Answering Your Questions About Keratoconus

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Posted on Thursday, May 5th, 2016 by Dr. Robert Mack

Most people rely heavily on the health of their eyes, and maintaining good eyesight can be a key factor in long-term quality of life. People seeking keratoconus treatment near Hoffman Estates often have questions about the condition. If you’ve been diagnosed with keratoconus or suspect that you may be suffering from this disease, understanding the symptoms and process for treatment can help lead to early diagnosis and finding the best treatment for you.

Who Gets Keratoconus?

The exact cause of keratoconus in unknown, but scientists believe that genetics, the endocrine system, and our environment can all play a part in the development of this disease. Keratoconus is diagnosed equally among men and women, but symptoms can sometimes differ depending on gender. It’s also found equally among nationalities and races, but some ethnic groups may experience more severe symptoms if they do develop this disease. People with allergies, Downs syndrome, or congenital amaurosis—a rare form of blindness—are more frequently diagnosed with keratoconus. Some scientists feel there is a link between long-term eye contact use or forceful eye rubbing in keratoconus patients.

What Are the Symptoms?

Keratoconus symptoms typically begin at a young age for patients, usually during their teenage years. These symptoms sometimes become progressively worse over the next one or two decades. Common early symptoms include having poor best-corrected vision, experiencing glare at night, and having better vision when they squint.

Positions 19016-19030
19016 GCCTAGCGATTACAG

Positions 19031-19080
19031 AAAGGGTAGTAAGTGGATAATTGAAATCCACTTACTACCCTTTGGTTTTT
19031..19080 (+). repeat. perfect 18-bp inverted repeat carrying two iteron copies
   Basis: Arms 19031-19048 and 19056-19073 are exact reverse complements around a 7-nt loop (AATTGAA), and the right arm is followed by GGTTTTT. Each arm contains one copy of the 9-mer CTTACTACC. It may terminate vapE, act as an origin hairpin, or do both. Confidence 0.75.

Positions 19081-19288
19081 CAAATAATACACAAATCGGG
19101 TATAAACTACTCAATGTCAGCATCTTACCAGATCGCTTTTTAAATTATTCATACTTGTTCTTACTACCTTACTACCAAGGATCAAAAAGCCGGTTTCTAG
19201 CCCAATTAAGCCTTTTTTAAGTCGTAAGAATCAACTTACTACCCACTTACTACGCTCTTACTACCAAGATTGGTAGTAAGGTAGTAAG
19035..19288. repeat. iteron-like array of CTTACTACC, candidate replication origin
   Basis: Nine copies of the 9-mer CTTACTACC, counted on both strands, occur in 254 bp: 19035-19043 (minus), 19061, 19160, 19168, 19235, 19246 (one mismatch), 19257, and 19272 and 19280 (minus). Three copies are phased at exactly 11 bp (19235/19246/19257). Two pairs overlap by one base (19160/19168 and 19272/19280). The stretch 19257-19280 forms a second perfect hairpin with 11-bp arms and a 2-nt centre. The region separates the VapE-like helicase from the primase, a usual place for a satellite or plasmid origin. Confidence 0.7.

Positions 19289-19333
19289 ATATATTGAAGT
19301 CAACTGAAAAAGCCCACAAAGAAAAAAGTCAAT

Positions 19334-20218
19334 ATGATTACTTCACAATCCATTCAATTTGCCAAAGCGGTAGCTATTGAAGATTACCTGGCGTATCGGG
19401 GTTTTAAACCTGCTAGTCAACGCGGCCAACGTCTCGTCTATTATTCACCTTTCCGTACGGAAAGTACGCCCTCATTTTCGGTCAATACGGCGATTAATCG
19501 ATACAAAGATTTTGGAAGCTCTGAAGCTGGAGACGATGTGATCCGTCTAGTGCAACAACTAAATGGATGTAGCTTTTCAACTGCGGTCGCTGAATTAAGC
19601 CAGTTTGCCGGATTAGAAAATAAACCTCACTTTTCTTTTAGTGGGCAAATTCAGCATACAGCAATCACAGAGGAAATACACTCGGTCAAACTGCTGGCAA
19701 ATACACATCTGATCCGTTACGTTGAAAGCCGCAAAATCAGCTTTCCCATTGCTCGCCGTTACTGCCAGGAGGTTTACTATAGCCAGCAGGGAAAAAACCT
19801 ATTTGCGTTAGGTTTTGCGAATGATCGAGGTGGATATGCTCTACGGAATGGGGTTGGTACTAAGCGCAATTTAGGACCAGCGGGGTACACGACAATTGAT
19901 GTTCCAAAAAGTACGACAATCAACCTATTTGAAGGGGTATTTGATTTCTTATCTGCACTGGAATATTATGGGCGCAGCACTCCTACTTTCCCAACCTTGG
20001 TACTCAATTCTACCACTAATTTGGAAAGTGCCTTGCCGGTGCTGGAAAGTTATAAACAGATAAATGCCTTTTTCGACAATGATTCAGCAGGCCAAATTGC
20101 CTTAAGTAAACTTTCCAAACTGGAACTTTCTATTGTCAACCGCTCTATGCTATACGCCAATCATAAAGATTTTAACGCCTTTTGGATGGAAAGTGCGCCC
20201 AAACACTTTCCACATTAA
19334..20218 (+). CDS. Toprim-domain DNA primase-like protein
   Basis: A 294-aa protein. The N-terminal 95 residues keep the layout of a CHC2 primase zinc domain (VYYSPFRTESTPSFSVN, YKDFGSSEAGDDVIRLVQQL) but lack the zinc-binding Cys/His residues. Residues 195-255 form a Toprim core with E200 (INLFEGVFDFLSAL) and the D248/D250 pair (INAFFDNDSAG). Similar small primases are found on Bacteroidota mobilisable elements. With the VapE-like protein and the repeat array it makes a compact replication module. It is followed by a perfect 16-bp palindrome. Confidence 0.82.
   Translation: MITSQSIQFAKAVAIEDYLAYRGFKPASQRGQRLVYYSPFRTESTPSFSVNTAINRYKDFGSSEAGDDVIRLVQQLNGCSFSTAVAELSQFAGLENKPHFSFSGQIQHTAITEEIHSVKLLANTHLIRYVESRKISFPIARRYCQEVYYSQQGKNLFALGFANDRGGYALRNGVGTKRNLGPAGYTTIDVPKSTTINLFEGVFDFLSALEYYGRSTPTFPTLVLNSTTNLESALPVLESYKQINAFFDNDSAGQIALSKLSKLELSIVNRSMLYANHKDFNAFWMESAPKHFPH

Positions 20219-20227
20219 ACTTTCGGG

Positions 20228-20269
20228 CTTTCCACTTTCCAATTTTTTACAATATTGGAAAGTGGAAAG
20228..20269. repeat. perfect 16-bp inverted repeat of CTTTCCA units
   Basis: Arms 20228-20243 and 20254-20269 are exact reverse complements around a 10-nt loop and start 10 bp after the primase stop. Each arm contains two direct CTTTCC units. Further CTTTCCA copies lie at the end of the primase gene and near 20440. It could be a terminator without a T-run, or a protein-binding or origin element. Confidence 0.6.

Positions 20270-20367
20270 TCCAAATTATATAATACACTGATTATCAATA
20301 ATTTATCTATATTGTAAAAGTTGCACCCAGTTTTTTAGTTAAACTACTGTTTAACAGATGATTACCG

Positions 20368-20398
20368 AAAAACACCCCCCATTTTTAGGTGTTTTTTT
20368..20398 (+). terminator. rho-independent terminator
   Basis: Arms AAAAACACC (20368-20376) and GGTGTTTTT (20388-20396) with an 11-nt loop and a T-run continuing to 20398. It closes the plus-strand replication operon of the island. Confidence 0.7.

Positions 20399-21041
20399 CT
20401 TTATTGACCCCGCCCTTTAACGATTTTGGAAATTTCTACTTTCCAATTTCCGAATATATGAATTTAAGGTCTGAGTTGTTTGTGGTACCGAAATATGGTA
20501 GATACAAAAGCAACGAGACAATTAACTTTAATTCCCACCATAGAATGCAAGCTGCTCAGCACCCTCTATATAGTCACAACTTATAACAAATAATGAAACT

What Should You Expect from Diagnosis and Treatment?

Many people with keratoconus will notice a drastic decline in their vision, and may have had to get new eye prescriptions frequently. It is usually discovered that a patient suffers from keratoconus when they visit an ophthalmologist to determine the cause of their increasingly poor eyesight. Patients diagnosed with keratoconus sometimes experience swelling in the eye, or hydrops. This symptom can be treated with prescription eye drops. Advanced keratoconus can require surgery to correct the patient’s vision or even a corneal transplant. Luckily, early diagnosis and treatment can reduce your symptoms of keratoconus and slow the progression of this condition.

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